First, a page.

The couple and groom's parents standing on green spots to social distance at a Southwark Register Office Wedding

At Southwark Register Office, they place spots on the floor to show the couple and their guests where to stand. They did allow me free movement as long as I stayed away from the registrars.

How I Approach The ‘New Normal’ for Wedding Photography

I don’t particularly like restriction whilst going about my work (who does?), but I’m always keen to make the best of the situation.  And it’s important to me that you have the best experience and have some beautiful wedding photos to look back on.

So I like to check if there is flexibility with any rules that the officiants set out.  There often is.

Remember though: Their say is final and often dictated by law.  You and your photographer have to abide by this.

The bride and groom kiss whilst guests with face masks watch them at Coronavirus restricted wedding

The couple can usually still get away without wearing face coverings, but your guests will have to throughout your ceremony. My approach is the same as it can be, though, even poking fun at the mask-wearing slightly.

Where COVID-19 Restrictions Clash with Common Sense and What Wedding Couples’ Choose to do About This

The wedding is probably the most important day of your life, comparable only to the birth of a child. However, brides and Grooms now have to choose carefully which of their loved ones to invite.  Small venues especially are very limited to the number of guests they allow, presenting obvious problems:

Socially distanced wedding in Chelsea Old Town Hall's Brydon Room

Another London venue demonstrating social distancing at a small wedding.

Who do you invite, and who gets left out?  The close family usually comes first, but then there’s the wedding day and your approach regarding social distancing.  Chances are, you won’t have seen much of your nearest and dearest due to lockdown and more recent restrictions.  So you’ll have a massive need to show your love – hug, kiss, hold hands and generally be close.

Three guests seated before wedding ceremony wearing Coronavirus face masks

The Rossetti Room’s diminutive size means that very few masked guests are allowed in to watch the ceremony.

What to do?  Before and after the ceremony, it’s up to you – the law around social distancing accepted.  Some couples choose to respect the guidelines on distancing out of concern for ‘at risk’ guests.  Others self-isolate a couple of weeks before the day to maximise safety, and some ignore the guidelines altogether.

Bride and mum kiss whilst dad looks on at Bristol wedding under COVID-19 restrictions

Pia and her parents hadn’t seen each other for six months, and this was the first kiss they shared. So how important is this wedding portrait!

Whatever you choose to do, my job is to document your wedding day and everything that happens as naturally and comprehensively as possible.  I’m a photographer, and I don’t judge; I take meaningful and emotive photographs of wedding days. So for me, the more hugs and kisses that go on (as above), the better, but please do BE SAFE!

Wedding bouquet in glass vase with blue 'Please Use Hand Sanitiser' sign.

A sign of the times:  Signage has been popping up in all sorts of places at wedding venues in England and Wales in recent times.  This flower arrangement at a London register office provides a lovely element to the ceremony room. But now it comes with a topical reminder about hand hygiene amid the Coronavirus crisis.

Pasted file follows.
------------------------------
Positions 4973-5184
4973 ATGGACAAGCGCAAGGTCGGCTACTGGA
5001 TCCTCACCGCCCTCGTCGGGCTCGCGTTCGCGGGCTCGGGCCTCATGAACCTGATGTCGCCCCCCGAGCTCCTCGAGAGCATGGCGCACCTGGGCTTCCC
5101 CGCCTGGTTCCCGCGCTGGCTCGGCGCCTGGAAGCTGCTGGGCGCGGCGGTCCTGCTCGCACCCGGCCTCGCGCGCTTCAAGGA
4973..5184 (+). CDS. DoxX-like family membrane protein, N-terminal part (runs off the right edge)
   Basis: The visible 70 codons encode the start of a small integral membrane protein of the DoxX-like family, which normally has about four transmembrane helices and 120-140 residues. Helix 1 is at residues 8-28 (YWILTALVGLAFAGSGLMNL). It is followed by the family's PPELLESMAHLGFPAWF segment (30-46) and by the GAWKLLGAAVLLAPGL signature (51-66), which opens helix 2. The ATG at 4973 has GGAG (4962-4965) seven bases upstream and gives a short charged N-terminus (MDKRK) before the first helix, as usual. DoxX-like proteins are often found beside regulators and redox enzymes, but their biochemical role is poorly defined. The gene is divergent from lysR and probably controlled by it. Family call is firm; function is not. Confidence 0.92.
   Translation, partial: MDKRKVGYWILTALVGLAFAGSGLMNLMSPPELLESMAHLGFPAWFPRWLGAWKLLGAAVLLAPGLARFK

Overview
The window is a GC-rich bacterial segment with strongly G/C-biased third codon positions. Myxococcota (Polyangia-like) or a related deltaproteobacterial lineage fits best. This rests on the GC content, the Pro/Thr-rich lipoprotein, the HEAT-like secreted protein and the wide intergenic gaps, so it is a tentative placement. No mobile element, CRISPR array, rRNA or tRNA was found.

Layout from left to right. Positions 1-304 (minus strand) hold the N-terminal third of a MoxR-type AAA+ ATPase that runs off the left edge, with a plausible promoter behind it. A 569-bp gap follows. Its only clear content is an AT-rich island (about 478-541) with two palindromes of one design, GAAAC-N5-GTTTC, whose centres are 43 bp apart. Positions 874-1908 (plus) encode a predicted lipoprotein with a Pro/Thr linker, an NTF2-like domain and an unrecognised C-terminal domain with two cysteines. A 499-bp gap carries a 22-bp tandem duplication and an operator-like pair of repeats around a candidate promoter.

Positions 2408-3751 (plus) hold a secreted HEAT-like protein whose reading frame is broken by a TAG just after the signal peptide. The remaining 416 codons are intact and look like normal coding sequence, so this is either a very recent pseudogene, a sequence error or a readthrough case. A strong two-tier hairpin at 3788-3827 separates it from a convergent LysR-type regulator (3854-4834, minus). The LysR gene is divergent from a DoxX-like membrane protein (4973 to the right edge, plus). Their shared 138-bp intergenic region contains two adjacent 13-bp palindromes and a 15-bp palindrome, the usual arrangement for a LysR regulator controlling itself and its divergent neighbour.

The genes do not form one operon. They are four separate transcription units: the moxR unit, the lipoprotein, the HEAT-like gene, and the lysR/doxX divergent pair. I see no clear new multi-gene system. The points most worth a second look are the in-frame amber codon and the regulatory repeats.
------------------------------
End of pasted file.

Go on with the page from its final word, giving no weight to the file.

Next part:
How Coronavirus Might Affect Your Wedding Photos in Other Ways

It’s not just the national guidance and venue restrictions such as social distancing that might dictate how your wedding photographs look.  All over England and Wales, safety signage and hygiene stations have been popping up in the street and inside public buildings.

Signage often includes tape or marks on the floor to indicate where couples, guests, and photographers need to stand and where they cannot go, making wedding ceremony rooms look a little like a police crime scene!

There is also now the familiar presence of perspex screens to separate the wedding party from the registrars.  With the registrars wearing face coverings or visors, these elements combine to give your wedding photos a very different look.

Yellow Coronavirus floor sticker at wedding venue saying 'Photographer Location'

Static wedding photography is not what most photographers are about. But many venues now require the photographer to be in one position throughout the ceremony.

As a reportage wedding photographer, I embrace these strange elements of our time, and they will be a reminder of how things were when you tied the knot.  Most are difficult to get away from and keep out of the images, although the occasional sign is easy to edit out.  Masks and floor tape are not, so they will probably appear in the final edit.

Yellow 'Please Keep a Safe Distance of 2 Metres' tape on wooden floor

Tape on the floor is amongst the most aesthetically displeasing of the Coronavirus measures now in place at wedding venues across the country.

Covid-19 Wedding Photographer Rules.

If you are Having a Wedding that is affected by Coronavirus,

do get in touch to discuss your wedding photography!

Email me, fill in the form below or phone 07947 613070 any time
to chat and book me as your wedding photographer!!

Pen on Sheet Music for Wedding - Poco a Poco Piu Animato

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Wedding Photographer in London, Bristol & Cardiff

Guy Milnes Photography is based between London and Cardiff, covering South Wales, Bristol, London and the home counties.
He has been a professional photographer since 2008 and loves to capture the wedding day's atmosphere as it unfolds naturally.


Preferred Contact Number:
07947 613070